ProShares Crushed It In August
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Monday, October 02, 2017

ProShares Crushed It In August

August was a big month for the ProShares folks, and Edward Jones' Bridge Builder team has cause for celebration, too.

The fund flow information within this article was formulated from exclusive data provided to MFWire by Alina Lamy, senior analyst of quantitative research at Morningstar.

ProShares brought in an estimated $1.323 billion in net inflows in August, more than any other fund family with between $10 billion and $100 billion in AUM. Bridge Builder came in second with $958 million. Other top inflows shops in that AUM range included: Prudential's PGIM, $872 million; Harris' Oakmark, $705 million; and Morgan Stanley, $544 million.

ProShares also dominated the $10 billion to $100 billion AUM shops on a relative basis, too, with inflows equivalent to 4.55 percent of its AUM. Other top inflow shops in that range, on a proportional basis, include: Bridge Builder, 2.13 percent; Morgan Stanley, 1.75 percent; Northern Trust's FlexShares, 1.75 percent; and Causeway, 1.69 percent.

On the flip side, August was a rough for GMO, which suffered an estimated $1.551 billion in net outflows, more than any other fund family in the $10 billion to $100 billion. Other big sufferers last month included: Voya, $845 million in net outflows; WisdomTree, $726 million; Harbor, $723 million; and Thornburg, $548 million.

Proportionately, GMO was also the biggest outflow sufferer in August in the $10 billion to $100 billion range, with net ouflows equivalent to 3.19 percent of AUM. Other big sufferers proportionately included: Deutsche, 2.77 percent; Touchstone, 1.81 percent; Allianz, 1.72 percent; and WisdomTree, 1.68 percent.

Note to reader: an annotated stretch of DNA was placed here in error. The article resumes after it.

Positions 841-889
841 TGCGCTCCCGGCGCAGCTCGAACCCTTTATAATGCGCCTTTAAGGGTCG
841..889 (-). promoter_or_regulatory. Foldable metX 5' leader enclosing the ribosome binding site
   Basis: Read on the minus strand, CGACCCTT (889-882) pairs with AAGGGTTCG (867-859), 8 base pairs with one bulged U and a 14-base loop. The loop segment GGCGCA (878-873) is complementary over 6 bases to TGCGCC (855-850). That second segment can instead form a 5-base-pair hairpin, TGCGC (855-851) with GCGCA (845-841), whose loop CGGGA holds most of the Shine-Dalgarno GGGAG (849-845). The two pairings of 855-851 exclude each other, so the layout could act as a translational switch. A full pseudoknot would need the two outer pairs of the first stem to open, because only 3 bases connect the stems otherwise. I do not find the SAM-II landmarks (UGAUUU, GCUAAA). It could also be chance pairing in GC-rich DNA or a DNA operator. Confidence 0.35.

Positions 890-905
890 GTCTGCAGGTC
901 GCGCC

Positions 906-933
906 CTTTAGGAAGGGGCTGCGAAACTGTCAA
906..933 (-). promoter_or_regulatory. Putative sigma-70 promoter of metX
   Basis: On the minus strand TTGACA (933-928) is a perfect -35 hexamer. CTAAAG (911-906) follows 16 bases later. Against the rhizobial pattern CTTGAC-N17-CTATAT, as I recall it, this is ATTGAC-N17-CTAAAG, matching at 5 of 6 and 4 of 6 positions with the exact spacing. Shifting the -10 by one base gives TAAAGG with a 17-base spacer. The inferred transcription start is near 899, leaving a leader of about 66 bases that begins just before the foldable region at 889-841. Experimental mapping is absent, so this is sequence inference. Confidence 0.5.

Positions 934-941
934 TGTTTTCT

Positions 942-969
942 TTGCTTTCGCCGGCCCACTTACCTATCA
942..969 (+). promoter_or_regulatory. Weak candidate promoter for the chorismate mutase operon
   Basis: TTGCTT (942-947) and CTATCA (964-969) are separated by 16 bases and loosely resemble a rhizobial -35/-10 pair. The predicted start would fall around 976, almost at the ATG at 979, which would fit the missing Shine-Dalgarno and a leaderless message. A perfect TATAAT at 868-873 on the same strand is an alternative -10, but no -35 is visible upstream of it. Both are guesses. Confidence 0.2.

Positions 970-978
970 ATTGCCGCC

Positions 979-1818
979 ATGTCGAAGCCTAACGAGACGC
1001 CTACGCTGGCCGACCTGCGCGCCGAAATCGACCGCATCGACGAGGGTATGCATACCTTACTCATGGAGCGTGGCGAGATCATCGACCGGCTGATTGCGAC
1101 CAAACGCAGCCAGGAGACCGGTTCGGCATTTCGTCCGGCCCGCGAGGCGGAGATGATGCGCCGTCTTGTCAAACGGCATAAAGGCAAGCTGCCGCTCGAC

As a group, fund families with between $10 billion and $100 billion in AUM brought in 2.7 billion in net inflows in August, equivalent to 0.08 percent of their combined AUM.

Last week M* released a report about industrywide flows, and MFWire highlighted the biggest winners and losers among the large fund firms. Active, long-term mutual funds suffered $7.174 billion in net outflows, while passive funds brought in $37.149 billion net and money market funds brought in $74.801 billion. Among active, long-term funds, taxable bond funds, international equity funds, and muni bond funds all brought in billions, while U.S. equity funds, allocation funds, and sector equity funds all saw billions flow out.

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